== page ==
Introduced by the English, tea is one of the export products with the greatest reputation in the Indian subcontinent.

Legend has it that a Chinese emperor fell asleep under a camellia bush. He was carrying a small bowl of boiled water in his hands when a leaf fell into the container. Upon waking, the emperor sipped the liquid without realizing the slight dye he had acquired. He liked the taste so much that he decided to use the leaves of that shrub to aromatize his boiled water.

© A Vahanvati

© A Vahanvati

 

India joined the geography of tea much later, when the English spread the crop for its main colony. Over the years, India became the world’s leading producer and is today the largest consumer of tea. The two main production areas are Assam and Darjeeling, in the northeast of the country. In each zone, the traveler meets a particular culture and a unique landscape that fill the air with the aromas of tea. If you like imperial infusion, undoubtedly, India is a destination that will make you fall in love.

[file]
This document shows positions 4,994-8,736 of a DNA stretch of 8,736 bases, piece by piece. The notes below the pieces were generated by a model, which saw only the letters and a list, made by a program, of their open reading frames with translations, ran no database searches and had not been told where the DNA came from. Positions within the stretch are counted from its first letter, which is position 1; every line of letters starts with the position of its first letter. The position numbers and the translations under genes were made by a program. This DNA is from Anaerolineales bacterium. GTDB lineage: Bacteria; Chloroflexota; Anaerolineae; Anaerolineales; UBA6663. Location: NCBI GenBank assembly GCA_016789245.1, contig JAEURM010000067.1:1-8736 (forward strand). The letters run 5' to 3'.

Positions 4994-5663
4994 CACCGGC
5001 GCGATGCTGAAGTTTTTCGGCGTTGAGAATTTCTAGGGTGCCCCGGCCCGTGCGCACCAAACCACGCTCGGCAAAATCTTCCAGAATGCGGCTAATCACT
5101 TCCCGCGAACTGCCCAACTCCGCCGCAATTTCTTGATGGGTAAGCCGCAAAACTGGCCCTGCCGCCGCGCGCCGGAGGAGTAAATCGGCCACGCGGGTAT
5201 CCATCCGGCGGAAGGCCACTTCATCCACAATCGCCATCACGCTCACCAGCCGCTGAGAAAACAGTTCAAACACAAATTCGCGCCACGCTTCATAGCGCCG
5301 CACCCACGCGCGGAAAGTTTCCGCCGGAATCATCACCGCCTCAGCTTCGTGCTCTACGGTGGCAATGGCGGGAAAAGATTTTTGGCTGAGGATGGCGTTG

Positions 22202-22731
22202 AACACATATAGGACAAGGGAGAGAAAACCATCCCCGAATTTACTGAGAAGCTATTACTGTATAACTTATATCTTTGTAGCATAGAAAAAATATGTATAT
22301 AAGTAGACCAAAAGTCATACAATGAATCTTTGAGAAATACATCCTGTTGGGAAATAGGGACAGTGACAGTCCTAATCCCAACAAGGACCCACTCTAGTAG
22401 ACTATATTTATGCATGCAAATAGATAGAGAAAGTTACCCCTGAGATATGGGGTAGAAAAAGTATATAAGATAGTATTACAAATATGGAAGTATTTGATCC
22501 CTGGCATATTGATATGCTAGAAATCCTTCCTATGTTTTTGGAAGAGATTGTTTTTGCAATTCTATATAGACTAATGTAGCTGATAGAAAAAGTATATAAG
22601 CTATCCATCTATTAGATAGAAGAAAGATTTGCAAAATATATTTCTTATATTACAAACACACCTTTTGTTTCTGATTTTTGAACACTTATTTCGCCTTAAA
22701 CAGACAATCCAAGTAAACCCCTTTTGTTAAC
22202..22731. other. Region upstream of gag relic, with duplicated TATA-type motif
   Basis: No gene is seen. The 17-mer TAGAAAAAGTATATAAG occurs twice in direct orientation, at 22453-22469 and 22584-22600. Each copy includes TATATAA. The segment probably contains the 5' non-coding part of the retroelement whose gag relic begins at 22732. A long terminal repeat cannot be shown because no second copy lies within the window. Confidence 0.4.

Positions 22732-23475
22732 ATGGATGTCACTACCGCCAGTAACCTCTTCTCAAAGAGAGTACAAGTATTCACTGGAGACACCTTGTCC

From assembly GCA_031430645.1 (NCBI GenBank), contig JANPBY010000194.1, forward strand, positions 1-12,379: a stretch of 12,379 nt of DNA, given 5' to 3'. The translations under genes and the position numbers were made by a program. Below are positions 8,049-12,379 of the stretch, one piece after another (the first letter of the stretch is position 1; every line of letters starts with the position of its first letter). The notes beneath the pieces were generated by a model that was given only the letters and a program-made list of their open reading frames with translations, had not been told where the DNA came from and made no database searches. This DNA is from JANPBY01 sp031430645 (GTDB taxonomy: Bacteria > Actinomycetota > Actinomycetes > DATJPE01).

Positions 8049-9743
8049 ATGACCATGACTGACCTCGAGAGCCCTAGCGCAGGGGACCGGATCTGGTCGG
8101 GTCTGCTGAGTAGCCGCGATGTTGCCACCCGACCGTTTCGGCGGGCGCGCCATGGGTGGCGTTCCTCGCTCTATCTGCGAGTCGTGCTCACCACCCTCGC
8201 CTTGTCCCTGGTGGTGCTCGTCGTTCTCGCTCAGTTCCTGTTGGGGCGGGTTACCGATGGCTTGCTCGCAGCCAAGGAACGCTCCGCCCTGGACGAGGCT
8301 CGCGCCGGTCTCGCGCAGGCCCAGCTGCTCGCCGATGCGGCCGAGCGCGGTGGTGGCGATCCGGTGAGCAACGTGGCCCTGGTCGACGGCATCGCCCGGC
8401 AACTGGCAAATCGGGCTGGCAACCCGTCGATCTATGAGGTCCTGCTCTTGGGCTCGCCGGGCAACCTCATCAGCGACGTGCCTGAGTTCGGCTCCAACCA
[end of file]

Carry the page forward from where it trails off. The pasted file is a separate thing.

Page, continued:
© Jay Seedy

© Jay Seedy

Start by exploring the Darjeeling area, known as the Queen of the Mountains. Darjeeling was the summer capital for the British who lived in Calcutta. The town retains the colonial air, full of churches and elegant European-style bungalows. Staying in a plantation takes us directly to the 19th century. From Darjeeling, a night trekking to the Tiger Hill will allow us to see the sunrise over the snow-capped peaks of the Eastern Himalayas, dominated by the majestic Kanchenjunga.

Darjeeling produces one of the most appreciated teas in the world, pure white tea or silver needles that is made with the tender buds of the bush. The velvety obverse of the buds gives the infusion the grayish silver color and being young leaves without oxidation its flavor and perfume are mildly captivating.

© Enric Donate

© Enric Donate

Continue the journey to the east and you will find Assam. The largest producing region in India is known for black tea. The hills of Assam flank the Brahmaputra, one of the four sacred rivers of the country. The immensity of its waters is sometimes confused with the sea and in its interior there are large islands that emerge according to the season of the year. Assam tea is processed, oxidized and fermented until a dark, intense and complex infusion is obtained. It is delicious by itself or flavored with bergamot (Earl Gray), the English tea by antonomasia. In India, you will find it in every corner. Here it is complemented with spices, sugar and milk to make the famous chai. Sitting down to share a cup with the locals is the best way to get to know the tea culture in India.